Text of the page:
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Ford Announces Capacity Actions For Chicago And Louisville Assembly Plants, Cleveland Engine Plants


WEBWIRE

* Ford will reduce to one shift its operations at Chicago Assembly Plant, Louisville Assembly Plant and Cleveland Engine #2 and delay restart of production at Cleveland Engine #1 until the fourth quarter of this year.
* The plant actions are consistent with Ford’s plan to align production capacity with customer demand and changing product mix as it works to return its North American operations to profitability.
* As previously announced, Ford is currently offering its U.S. hourly workforce the opportunity to take an enhanced buyout or early retirement package.

DEARBORN, March 2008 – Ford Motor Company today announced plans to further align its capacity with demand at four U.S. manufacturing facilities as it works to return its North American operations to profitability by 2009.

Chicago Assembly Plant and Louisville Assembly Plant will operate on one shift beginning this summer. The date for the shift reduction has not been finalized. Cleveland Engine Plant #2 will operate on one shift beginning in late April. Additionally, Cleveland Engine Plant #1, which has been idled since May 2007, will resume production in the fourth quarter. The company had planned to resume production resume this spring.

The change to a one-shift production pattern does not affect production volume. Rather, it allows the plants to operate more efficiently by running continually and reducing “down weeks.” Approximately 2,500 employees will be affected at the three plants.

“We remain focused on our plan to return the North American automotive business to profitability,” said Mark Fields, Ford’s president of The Americas. “These actions are necessary as we align our capacity and product mix to meet real customer demand.”

Ford is currently offering its U.S. hourly workforce the opportunity to select from one of 10 retirement and buyout packages, including special offers that provide money for education and a new entrepreneurial package that offer employees interested in starting a business a lump sum payout and family health insurance coverage. Ford also enhanced its package offering for retirement-eligible employees.

“The buyouts and capacity actions are designed to ensure that our manufacturing facilities are operating in the most efficient way,” said Joe Hinrichs, group vice president, Global Manufacturing. “By adjusting our operating patterns in this way, we can produce the right volume and avoid down weeks. The stability in operations is better for our employees, our suppliers and the quality of the product.”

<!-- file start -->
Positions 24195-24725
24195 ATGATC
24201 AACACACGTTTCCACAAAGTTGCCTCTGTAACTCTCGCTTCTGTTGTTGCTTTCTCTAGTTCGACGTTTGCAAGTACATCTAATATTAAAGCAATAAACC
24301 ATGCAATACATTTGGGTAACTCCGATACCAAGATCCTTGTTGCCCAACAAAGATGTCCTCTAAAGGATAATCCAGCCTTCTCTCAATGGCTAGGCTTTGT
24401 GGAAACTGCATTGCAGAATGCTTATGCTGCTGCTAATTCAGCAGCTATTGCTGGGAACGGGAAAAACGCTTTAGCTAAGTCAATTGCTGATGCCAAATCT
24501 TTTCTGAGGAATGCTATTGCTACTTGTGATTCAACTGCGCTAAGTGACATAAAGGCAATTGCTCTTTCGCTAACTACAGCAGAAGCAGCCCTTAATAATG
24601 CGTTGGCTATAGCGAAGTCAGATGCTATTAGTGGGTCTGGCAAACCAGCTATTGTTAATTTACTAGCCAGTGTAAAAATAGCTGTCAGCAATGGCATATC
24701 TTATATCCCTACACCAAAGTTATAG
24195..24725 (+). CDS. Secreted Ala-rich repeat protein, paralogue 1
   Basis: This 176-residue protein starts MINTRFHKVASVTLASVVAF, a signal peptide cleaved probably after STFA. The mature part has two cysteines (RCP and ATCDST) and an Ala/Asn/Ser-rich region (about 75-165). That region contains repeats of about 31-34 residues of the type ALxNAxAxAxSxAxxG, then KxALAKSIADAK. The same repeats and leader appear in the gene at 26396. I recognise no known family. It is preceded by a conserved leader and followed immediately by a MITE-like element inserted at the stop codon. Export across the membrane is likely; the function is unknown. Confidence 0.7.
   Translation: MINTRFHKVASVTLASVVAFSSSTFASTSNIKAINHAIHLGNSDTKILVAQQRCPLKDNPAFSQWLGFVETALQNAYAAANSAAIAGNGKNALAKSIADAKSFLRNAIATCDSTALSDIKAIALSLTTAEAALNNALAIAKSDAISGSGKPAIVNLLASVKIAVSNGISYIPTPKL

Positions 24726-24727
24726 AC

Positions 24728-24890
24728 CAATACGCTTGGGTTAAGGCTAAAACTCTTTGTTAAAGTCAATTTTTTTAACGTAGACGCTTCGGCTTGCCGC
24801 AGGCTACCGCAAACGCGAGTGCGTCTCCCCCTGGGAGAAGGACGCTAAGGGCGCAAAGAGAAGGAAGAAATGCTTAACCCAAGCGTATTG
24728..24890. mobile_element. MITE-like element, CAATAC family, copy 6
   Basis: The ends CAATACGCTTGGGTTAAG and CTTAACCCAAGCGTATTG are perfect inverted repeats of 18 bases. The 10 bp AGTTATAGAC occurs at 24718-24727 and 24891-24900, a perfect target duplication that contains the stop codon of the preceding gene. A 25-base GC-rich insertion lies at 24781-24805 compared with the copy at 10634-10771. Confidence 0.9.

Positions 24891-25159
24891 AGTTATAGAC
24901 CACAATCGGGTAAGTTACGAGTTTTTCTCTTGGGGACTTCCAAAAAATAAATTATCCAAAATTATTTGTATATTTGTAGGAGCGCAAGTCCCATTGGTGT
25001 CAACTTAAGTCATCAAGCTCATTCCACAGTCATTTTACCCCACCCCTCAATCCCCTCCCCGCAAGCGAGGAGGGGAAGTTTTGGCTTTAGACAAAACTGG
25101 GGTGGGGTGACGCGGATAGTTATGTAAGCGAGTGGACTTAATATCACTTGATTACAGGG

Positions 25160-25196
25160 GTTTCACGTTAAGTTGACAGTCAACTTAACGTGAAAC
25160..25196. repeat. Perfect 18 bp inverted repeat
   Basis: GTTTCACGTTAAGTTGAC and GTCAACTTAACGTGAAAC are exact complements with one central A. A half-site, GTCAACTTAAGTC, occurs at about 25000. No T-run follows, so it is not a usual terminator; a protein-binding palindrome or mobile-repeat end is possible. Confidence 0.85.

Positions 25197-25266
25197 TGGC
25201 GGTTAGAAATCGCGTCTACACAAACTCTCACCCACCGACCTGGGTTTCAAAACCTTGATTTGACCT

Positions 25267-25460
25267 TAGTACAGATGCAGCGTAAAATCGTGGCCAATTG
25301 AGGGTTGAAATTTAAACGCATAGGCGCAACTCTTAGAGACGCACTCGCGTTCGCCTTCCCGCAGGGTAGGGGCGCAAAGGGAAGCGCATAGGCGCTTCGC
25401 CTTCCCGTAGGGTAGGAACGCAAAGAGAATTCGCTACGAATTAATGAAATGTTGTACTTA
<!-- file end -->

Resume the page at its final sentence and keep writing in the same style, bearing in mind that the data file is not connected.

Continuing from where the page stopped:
The Chicago Assembly Plant, opened in 1924, currently builds the Ford Taurus, Taurus X, Mercury Sable and will be home to the all-new 2009 Lincoln MKS, which will arrive in dealer showrooms this summer. It employs approximately 2,300 workers. The plant is slated to receive an additional new product as outlined in the 2007 UAW-Ford Collective Bargaining Agreement, which expires in 2011.

Opened in 1955, Louisville Assembly Plant produces the Ford Explorer, Explorer Sport Trac and Mercury Mountaineer. It currently has approximately, 2,200 employees and is slated to receive an investment in a new body shop and a new product as outlined in the 2007 UAW-Ford Collective Bargaining Agreement, which expires in 2011.
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Opened in 1955, Cleveland Engine Plant #2 produces the 3.0-liter engine. It employs approximately 800 employees. Cleveland Engine Plant #1, which opened in 1951, produced the Duratec 3.5-liter engine until it was temporarily idled in May 2007. Production of the 3.5-liter continues at Lima Engine Plant.

Ford Motor Company, a global automotive industry leader based in Dearborn, Mich., manufactures or distributes automobiles in 200 markets across six continents. With about 245,000 employees and about 100 plants worldwide, the company’s core and affiliated automotive brands include Ford, Jaguar, Land Rover, Lincoln, Mercury, Volvo and Mazda. The company provides financial services through Ford Motor Credit Company. For more information regarding Ford’s products, please visit www.ford.com.



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